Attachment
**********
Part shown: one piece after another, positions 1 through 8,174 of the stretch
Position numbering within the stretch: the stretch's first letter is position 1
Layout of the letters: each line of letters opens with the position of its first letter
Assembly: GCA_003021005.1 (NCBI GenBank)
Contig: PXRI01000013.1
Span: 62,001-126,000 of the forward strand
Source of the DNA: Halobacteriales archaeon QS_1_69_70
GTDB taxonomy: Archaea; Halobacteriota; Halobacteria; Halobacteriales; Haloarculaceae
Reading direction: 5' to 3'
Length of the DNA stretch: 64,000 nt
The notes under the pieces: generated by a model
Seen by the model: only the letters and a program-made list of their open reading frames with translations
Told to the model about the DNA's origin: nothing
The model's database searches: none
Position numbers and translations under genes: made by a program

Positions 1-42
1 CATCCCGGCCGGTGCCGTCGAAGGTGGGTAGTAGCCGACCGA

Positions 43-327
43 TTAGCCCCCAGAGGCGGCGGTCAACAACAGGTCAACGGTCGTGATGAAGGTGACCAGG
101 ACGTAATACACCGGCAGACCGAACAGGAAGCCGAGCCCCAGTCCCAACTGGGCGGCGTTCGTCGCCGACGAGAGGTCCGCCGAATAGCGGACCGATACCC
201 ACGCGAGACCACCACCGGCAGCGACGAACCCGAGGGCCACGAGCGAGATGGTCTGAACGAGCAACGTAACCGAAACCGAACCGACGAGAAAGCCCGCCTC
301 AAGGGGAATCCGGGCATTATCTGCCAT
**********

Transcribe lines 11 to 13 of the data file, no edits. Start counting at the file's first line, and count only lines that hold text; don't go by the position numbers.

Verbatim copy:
The notes under the pieces: generated by a model
Seen by the model: only the letters and a program-made list of their open reading frames with translations
Told to the model about the DNA's origin: nothing